Good morning :) I'm Dr. Sara - I'm a licensed veterinarian who works exclusively with dogs and cats. I'm sorry Dr. Carla isn't online right now, but I can give you my thoughts so that you don't have to wait any longer :)
There have been a handful of research papers published within the last few years that study specific breeds and their possible risks of developing hip dysplasia, elbow dysplasia, and various cancers. Those papers so far have focused exclusively on Golden Retrievers, Labrador Retrievers, and Vizsla dogs. There was a significant increase in hip and elbow dysplasia and cranial cruciate rupture in the altered Golden Retrievers, but less so in the Labs. There was still an increase for Labs, but not as significant as Goldens. The paper on Vizslas focused only on certain types of cancers, and did suggest that there was an increased risk for cancer after being spayed. Another recent study suggested that altered dogs were more likely to die of cancer BUT they lived longer than the intact dogs in the study. Keep in mind that these are a very few studies in comparison to 30+ years of veterinary experience and doctrine. Initially spay/neuter was needed as population control, and it still really is important to keep pet population curbed.
My current recommendations for my own clients is spay around 6 months of age unless it's a larger breed dog, in which case I tend to wait until about a year to spay/neuter - BUT there are a few caveats. The owners have to be willing and able to care for an intact animal - meaning that the pet is microchipped for identification purposes (because intact animals are more likely to run away/get lost as their hormones lead them to wander), the pet is under very tight supervision to avoid unwanted pregnancy or breeding, and the pet is not having any problem behaviors related to being intact (such as aggression, urine marking, humping, etc.). For smaller breed dogs, the picture is much less clear on what their long term risks would be spayed vs intact. No one has done the studies yet. The significant difference between the degree of risks between the Goldens and Labs does suggest that breed plays a tremendous role in what diseases are going to be helped/exacerbated by spaying.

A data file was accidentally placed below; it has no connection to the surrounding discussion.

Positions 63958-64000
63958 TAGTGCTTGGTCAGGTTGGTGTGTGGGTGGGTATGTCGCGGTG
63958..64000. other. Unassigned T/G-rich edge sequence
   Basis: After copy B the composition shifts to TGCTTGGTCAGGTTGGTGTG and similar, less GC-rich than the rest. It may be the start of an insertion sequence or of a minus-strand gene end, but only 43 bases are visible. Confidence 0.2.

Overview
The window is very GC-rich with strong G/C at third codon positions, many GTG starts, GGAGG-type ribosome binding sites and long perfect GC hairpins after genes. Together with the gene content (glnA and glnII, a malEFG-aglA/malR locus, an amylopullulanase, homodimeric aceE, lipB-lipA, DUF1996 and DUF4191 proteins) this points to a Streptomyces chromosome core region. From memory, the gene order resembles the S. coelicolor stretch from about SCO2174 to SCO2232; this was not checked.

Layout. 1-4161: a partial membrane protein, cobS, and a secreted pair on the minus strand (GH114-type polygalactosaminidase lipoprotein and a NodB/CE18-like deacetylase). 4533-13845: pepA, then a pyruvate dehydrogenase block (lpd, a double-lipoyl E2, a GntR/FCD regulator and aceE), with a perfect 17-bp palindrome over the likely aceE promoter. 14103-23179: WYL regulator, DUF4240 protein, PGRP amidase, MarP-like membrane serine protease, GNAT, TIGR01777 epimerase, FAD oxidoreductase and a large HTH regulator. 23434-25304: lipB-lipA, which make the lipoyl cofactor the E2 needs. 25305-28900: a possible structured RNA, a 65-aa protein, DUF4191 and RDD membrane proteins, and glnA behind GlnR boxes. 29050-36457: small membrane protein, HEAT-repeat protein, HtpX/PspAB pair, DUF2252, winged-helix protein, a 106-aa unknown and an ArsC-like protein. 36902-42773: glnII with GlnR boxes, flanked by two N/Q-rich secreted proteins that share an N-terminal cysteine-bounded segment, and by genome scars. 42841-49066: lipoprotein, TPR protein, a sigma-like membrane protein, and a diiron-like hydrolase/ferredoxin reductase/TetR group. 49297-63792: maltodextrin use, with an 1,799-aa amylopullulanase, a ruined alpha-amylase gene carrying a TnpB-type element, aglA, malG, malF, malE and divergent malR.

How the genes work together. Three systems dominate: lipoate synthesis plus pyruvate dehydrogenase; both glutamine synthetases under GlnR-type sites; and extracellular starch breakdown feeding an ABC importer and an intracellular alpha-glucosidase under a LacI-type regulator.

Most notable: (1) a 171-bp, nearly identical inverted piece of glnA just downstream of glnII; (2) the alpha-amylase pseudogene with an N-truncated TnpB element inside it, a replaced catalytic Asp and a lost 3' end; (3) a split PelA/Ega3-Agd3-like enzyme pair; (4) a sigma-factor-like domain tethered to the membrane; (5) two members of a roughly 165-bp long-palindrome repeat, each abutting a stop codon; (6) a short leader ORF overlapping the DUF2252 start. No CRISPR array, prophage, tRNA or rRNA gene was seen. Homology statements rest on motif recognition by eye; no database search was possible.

What I can tell you is what I see routinely with intact female dogs. I see plenty of mammary tumors, some that the owners don't notice until they are too big to easily remove or they have already spread to the lungs. I see many dogs with abnormal or irregular heat cycles or false pregnancies that can make it difficult to predict when they will be fertile, and thus owners see accidental pregnancies and unwanted litters. I also see dogs who get life threatening infections of their uterus - called a pyometra. The pyometra is the big one that I'd like to avoid for all of my clients and patients. When the uterus becomes infected, it is an absolute life threatening emergency and requires an immediate spay - which is risky because the pet is very ill to start with. Risks of C-sections, pregnancies, mammy tumors, and pyometra, in our general opinion so far in the veterinary community, outweigh the risk of a routine spay in a young healthy dog.
I hope this gives you some more information to consider in making your decision. Please let me know if I can answer any other quesitons for you :)